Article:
isn't about the day-to-day operations of the
president's office; speaking, fund-raising

and delegating are mostly gender-neutral
activities. It isn't even about agenda-setting.
There are women who feel little or no re-
sponsibility to the advancement of other
females, while current President James J.
Duderstadt, with his 18-month-old Agenda
for Women, has done better in that depart-
ment than any of his predecessors.
It is about symbols. Historians of the
Gallaudet protest marvel at its successful
mobilization on such a seemingly mundane
issue: "On a daily basis," writes one pair of
authors, "it makes little difference to stu-
dents who the university president is." The
reason the protest gained so much support,
they argue, was its symbolic value: an end to
hearing people's oppression of the deaf.
It's a little different here at the Univer-
sity. Only half the students are women, and
I would hesitate to call myself "oppressed."
I wouldn't hesitate to say that watching the
parade of men stand up to speak for me and
my school can get a little frustrating. It says
quite a bit that one of the nation's premier
universities, one whose undergraduate popu-
lation is just under 50 percent female, cur-
rently has only one woman serving as an
executive officer. You can watch Vice Presi-
dent for Student Affairs Maureen A. Hart-
ford during regents meetings, sitting among
the other vice presidents' suit-and-tie lineup.
You wonder if she feels different.
It is about role models. There is a profes-
sor here whose classes my female friends
and I all have taken at some point, and we all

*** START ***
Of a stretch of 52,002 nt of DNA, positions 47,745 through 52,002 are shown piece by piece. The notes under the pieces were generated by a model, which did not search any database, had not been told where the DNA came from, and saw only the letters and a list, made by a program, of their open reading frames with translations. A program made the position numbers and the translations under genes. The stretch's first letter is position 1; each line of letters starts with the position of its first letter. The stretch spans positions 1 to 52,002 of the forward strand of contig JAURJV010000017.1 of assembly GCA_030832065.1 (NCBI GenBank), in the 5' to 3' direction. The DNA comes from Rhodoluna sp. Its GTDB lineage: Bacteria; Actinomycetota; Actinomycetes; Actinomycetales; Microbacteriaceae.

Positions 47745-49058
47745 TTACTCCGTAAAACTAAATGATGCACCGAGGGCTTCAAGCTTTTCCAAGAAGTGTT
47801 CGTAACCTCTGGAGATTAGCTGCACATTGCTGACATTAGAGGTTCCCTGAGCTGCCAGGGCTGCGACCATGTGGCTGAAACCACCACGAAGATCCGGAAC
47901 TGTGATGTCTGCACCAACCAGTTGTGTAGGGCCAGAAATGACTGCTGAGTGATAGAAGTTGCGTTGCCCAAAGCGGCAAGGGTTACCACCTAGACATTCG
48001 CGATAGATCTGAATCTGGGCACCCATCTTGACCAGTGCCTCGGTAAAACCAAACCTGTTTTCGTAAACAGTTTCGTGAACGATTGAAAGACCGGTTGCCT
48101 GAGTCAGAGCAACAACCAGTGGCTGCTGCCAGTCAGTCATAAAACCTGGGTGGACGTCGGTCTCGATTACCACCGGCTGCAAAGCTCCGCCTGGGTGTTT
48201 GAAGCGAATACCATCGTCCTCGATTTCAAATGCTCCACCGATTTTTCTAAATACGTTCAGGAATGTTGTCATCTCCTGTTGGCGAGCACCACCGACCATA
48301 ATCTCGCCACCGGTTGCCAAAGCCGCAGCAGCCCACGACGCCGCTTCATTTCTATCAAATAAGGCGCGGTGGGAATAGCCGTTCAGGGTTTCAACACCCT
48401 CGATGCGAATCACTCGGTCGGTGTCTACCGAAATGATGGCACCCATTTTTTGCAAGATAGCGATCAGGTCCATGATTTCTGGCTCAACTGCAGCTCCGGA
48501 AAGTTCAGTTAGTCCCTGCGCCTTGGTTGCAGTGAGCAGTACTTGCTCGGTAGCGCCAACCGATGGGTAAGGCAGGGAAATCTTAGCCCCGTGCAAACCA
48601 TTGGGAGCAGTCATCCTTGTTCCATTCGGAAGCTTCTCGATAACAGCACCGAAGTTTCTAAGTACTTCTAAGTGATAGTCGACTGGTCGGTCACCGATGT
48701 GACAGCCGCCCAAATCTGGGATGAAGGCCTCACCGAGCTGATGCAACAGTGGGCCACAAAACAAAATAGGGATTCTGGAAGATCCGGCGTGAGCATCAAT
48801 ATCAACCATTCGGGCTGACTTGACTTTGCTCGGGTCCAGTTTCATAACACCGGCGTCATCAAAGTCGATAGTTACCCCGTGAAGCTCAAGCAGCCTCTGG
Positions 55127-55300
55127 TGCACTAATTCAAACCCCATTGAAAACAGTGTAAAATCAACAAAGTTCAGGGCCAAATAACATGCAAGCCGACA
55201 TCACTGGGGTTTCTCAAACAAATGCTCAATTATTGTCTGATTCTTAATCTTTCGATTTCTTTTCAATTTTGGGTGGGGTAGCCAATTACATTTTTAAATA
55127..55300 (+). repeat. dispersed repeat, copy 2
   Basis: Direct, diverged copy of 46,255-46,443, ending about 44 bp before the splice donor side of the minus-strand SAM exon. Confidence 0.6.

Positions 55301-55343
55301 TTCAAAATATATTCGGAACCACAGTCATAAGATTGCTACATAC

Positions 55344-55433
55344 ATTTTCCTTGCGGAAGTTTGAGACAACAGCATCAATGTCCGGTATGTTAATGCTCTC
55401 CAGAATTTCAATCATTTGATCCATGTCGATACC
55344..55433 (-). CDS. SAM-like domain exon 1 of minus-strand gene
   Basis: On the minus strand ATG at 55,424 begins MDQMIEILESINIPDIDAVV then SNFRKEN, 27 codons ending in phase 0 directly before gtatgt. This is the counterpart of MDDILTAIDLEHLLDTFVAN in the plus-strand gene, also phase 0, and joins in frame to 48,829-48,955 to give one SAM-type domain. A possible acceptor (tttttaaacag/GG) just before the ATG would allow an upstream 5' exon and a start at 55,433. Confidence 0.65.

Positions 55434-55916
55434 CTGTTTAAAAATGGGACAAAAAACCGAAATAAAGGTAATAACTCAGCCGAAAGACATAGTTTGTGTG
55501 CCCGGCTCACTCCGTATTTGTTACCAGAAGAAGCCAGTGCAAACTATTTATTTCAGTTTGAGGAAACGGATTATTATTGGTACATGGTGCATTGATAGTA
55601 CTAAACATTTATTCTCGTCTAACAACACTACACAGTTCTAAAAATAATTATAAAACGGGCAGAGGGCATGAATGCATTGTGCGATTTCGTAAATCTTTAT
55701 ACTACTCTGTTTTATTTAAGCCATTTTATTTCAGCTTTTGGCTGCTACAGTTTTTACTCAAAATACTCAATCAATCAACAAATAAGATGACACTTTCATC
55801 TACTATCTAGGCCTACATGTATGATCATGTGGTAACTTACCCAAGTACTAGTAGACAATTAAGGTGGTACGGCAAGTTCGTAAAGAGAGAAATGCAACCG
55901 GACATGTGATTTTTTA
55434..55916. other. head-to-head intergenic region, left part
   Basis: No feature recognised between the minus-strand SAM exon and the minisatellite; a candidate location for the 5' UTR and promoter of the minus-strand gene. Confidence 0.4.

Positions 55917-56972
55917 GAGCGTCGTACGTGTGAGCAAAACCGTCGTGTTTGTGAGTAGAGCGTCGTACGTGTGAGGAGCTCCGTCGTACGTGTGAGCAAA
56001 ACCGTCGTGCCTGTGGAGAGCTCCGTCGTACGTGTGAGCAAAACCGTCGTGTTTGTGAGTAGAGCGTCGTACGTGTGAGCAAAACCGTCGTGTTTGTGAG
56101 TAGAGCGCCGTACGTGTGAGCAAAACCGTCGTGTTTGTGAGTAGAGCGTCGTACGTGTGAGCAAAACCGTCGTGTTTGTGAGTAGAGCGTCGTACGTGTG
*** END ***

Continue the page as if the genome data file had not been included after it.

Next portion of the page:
look up to her - not simply as a good

teacher, but as a woman who represents
what we might like to be someday. In her
office hours, I once asked this professor to
tell me how she'd gotten to where she was,
and what it was like to be a female in
academia. She was generous with both her
information and her time - a precious com-
modity among female professors. They are
notoriously overburdened with commit-
ments, precisely because so many female
students seek them out as mentors.
Having a female president would not
change that, nor would it put an end to the
boys'-club mentality that pervades some -
not all, but some - of University life. It
would, however, be yet another symbol that
women are a force at the University, that the
glass ceiling can be cracked after all.
The traditional argument against affir-
mative action claims that it favors women
and minorities at the expense of qualified
white male candidates. The fault in this logic
comes with the phrase "at the expense of."
Affirmative action is not about victimizing
qualified candidates; it is about choosing
among them. Finding a female University-
president would not require seeking out a
capable person from a pool of women. It
would mean selecting a woman from a pool
of capable applicants.
She's out there, this symbol, this role
model, this next University president. She.
can't be too hard to find. All we have to do'
is look for her.
- Julie Becker can be reached over e-
mail atjhb@umich.edu.

3

JIM LASSER
'HAT1 fEfaND$ ME!
THE BEATlhEĀ§ ARE
GETVENC HAEK
ThC-'ETHEK, t.

HARPAS TOAST
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NOTABLE QUOTABLE
I am eager to
work at a
more thoughtful
pace, with
fewer artistic
compromises.'
- Calvin and Hobbes
creator Bill Watterson,
who will retire Dec. 31

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VIEWPOINT
Turn around - the code is watching you

By Patience Atkin
Very few people, it seems,
know what the University's code
of non-academic conduct is.
Of those people, the number
who care is even smaller. They
only hear rumors of code debates
between MSA candidates, or of
an occasional protest on the Diag.
Students may see an article in a
campus publication, but they skim
it, dismissing it as just another
code piece.
There are reasons why these
debates take place, why these
pieces are written. They are rea-
sons that every student on cam-
pus should know, because the
current Statement of Student
Rights and Responsibilities does
affect every student. These rea-
sons stem from fundamental flaws
in the structure and administra-
tion of the code.
In its current form, the
code's power extends 30 miles
off campus. If a student does
something in Ypsilanti, Whitmore
Lake or even the parking lot of
Metro Airport that is punishable
under the code, that student can
be suspended or brought before
the judicial adviser.